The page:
• Poets writing before 1800 tried to show their skill and make their mark by imitating the models of the great poets. Their goal was perfection, not originality. When their were writing about emotions, it was not because they felt them, but because it was part of the poetic convention.
cf. Sonnet 2 in Sir Philip Sidney, Astrophel and Stella (1590)
  • We need to understand the poetics according to which poems are written, in order to understand them properly.

Each Period of Literary History has its Typical Forms of Poetry

  • Elizabethan age: The sonnet, the sonnet cycle – an Elizabethan fashion, imported from Italy (Petrarchism, a male speaker, in love with a woman far beyond his reach and suffering).
Sir Philip Sidney, Astrophel and Stella (1590)
Sir Philip Sidney, Edmund Spenser, Amoretti (1595)
William Shakespeare, Sonnets (1609)
Lady Mary Wroth, Pamphilia to Amphilanthus (1621)

  • Seventeenth Century:
  • Anti-Petrarchism with emphasis on erotic elements, e.g. John Donne.
  • A turn towards religious poetry (e.g. the "Metaphysical Poets", so called in the 1920s, but not before).
John Donne, Holy Sonnets (1631)
George Herbert, The Temple (1632)
John Milton, Paradise Lost (1667 / 1674)

  • Restoration and 18c:
  • classicist poetics,
  • satires, long didactic poems, imitations of classical models.
  • John Dryden, Alexander Pope, Jonathan Swift, Thomas Gray

  • Late 18c and Early 19c: Romanticism:
William Blake, William Wordsworth, Samuel Taylor Coleridge, Lord Byron, John Keats, P. B. Shelley

  • Victorian poetry – "Rediscovery" of medieval forms, and Elizabethan forms,
  • Long poems, spectrum between very 'rational', very 'songlike' writing.
  • Alfred Tennyson, Robert Browning, Algernon Charles Swinburne, Dante Gabriel Rossetti, Christian Rossetti

  • after 1900, Modernism: ("Rediscovery" of 17c poetry, "Metaphysicals", cf. above)
  • beauty is no longer a requirement or a goal
  • free verse, many poets abandon rhyme and metre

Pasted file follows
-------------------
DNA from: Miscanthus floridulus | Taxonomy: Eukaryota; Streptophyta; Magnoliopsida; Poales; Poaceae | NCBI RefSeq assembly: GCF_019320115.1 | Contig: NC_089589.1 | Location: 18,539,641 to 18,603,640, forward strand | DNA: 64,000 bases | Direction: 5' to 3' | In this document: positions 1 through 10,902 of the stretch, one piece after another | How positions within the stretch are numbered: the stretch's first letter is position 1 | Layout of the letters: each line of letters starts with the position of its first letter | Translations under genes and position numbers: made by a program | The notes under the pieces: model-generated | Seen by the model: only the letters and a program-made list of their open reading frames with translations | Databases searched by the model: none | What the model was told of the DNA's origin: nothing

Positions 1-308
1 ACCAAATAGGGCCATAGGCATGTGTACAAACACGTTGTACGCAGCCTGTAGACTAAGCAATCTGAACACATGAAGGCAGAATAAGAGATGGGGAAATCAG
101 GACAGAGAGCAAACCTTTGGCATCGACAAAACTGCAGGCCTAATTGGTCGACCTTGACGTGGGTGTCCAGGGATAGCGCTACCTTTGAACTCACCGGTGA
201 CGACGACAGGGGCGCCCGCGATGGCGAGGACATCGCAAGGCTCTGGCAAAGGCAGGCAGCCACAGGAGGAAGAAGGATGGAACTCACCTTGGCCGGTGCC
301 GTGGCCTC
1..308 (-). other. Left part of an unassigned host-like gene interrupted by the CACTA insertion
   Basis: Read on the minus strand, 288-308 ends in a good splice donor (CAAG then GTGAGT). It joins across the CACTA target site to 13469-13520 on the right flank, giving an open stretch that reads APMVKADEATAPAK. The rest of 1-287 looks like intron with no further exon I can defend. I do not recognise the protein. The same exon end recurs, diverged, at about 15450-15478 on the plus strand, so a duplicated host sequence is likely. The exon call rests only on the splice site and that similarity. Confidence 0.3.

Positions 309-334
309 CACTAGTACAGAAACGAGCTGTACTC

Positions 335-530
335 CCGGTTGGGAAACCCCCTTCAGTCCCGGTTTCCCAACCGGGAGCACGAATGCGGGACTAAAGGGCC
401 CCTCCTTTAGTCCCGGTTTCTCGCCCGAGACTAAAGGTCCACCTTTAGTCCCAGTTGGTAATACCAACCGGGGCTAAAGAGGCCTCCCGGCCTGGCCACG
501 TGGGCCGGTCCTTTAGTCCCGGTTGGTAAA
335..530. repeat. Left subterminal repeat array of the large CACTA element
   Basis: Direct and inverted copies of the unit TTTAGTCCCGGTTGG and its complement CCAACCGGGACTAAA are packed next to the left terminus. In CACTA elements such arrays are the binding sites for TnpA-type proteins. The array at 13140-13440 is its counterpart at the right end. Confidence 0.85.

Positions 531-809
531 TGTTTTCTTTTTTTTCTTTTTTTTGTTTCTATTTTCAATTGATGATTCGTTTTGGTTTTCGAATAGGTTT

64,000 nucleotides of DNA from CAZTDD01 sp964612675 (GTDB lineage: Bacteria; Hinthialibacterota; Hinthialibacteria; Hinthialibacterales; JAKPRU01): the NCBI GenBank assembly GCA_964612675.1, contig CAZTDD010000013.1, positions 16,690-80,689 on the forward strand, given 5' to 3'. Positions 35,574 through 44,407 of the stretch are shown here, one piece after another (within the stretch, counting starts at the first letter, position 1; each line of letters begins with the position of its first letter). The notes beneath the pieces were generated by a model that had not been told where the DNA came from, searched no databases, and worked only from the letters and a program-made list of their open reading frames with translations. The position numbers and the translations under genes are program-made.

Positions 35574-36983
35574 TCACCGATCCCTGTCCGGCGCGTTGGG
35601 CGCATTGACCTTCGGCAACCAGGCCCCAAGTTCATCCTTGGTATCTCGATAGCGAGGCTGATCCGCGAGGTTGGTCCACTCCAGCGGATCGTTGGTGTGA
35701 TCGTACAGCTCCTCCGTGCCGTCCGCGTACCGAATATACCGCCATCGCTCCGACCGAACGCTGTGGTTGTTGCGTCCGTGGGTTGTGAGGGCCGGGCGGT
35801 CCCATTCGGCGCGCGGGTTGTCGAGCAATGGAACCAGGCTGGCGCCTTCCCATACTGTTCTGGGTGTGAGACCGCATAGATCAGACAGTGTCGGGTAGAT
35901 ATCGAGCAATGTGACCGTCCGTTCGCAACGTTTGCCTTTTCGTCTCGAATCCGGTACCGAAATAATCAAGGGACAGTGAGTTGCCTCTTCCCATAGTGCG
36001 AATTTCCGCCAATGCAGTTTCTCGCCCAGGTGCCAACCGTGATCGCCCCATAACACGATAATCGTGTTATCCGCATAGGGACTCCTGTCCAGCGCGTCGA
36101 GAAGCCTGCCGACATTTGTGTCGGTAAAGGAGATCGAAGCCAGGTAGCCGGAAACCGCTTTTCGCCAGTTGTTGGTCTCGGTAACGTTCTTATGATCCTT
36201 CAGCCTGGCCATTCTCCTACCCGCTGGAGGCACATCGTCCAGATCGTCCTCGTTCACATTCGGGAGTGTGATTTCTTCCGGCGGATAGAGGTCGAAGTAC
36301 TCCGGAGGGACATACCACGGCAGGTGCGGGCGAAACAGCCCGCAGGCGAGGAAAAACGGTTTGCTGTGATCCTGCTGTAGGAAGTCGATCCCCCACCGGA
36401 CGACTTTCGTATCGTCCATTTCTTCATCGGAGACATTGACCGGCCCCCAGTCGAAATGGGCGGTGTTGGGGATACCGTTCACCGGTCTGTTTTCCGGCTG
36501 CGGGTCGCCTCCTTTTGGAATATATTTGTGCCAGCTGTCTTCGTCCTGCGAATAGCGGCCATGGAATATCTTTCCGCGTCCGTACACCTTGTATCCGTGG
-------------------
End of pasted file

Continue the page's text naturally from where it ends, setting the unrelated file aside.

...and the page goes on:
• impersonality, objectivity
  • controversy between political vs. pure poetry
  • T.S. Eliot, William Butler Yeats, W. H. Auden

  • later 20c:
increasingly personal voices; Sylvia Plath, Ted Hughes, Philip Larkin.

A More Complex Perspective: Changing Conceptions of Poetry

Poetry before 1750

  • Poetry is defined as everything written in verse.
  • Poetry is divided up into a large number of genres: epic, tragedy, comedy, opera, song, ode, sonnet, elegy etc. etc.
These genres may be higher or lower, greater or smaller, fashionable or unfashionable at any particular time.
  • Poetry has a widespread presence, as an almost everyday form of writing. (For funerals, weddings, for the expression of religious sentiments and beliefs. -- Scholars write poems as prefaces to other scholars' works. )

Poetry after 1750

  • The corpus of existing poetry is reorganised along chronological and national lines:
  • After the mid-eighteenth century, there is a new mode of arrangement which is national and chronological. Cf.
Percys Relics
Warton 1774
  • This chronological rearrangement also changes the conditions under which new poets are writing.
Poets now aim for a place in this chronology.
Critics are monitoring the progress of the nation’s poets.
Poets can form groups / schools / movements which (may claim to) represent new tendencies and can attract critical controversy.
First example: the debate about the “modern school of English poetry”, later renamed the Romantic movement.

  • Poetry is incorporated as a vital part of the newly-formed concept of Literature, but with some major differences to the older concept of poetry:
  • Literature implies the exclusion of some genres which used to be part of poetry (notably the central areas of opera and song)
  • Literature includes new genres which were not originally part of poetry (the novel)
  • The term poetry itself was increasingly reduced in scope (only rarely used for dramatic or narrative texts), limited to a set of smaller poetic forms which had previously not been specifially labeled as a group.

Two things to consider in conclusion:

  • Many elements of poetry (in the pre-1750 sense) have become vital elements of the newly-formed literature, e.g.:
  • the poet / the author as an exceptional human being
  • the concern with skilful, artful language
  • the concept of the poetic / literary genre.

  • The settings and situations for production and circulation of poetry are manifold, and the changes in the way poetry is written, correspond to these different settings.
  • Poems have entered the school syllabus (as national heritage, as a medium for developing one’s personality).
  • Institutions that maintain the precarious position of the poet:
  • Prizes and Awards
  • Poetry readings
  • Poets in residence
  • Creative writing programmes at universities

What do we do with a poem?

Do NOT begin with analysing the metre and rhyme scheme. That comes later.

Do a routine check:

  • who is speaking, to whom, when, where? (what is the communicative situation)
  • what is being spoken about?
  • what are the special charactistics of language (figurative, metre etc.)
  • what is the "external communicative situation": (form of publication or circulation)
  • employing linguistic / poetic / aesthetic conventions or transgressing against them.

Can you discover particular genre characteristics?

Can you discover signs of the context of publication?

What kind of a situation does this poem anticipate?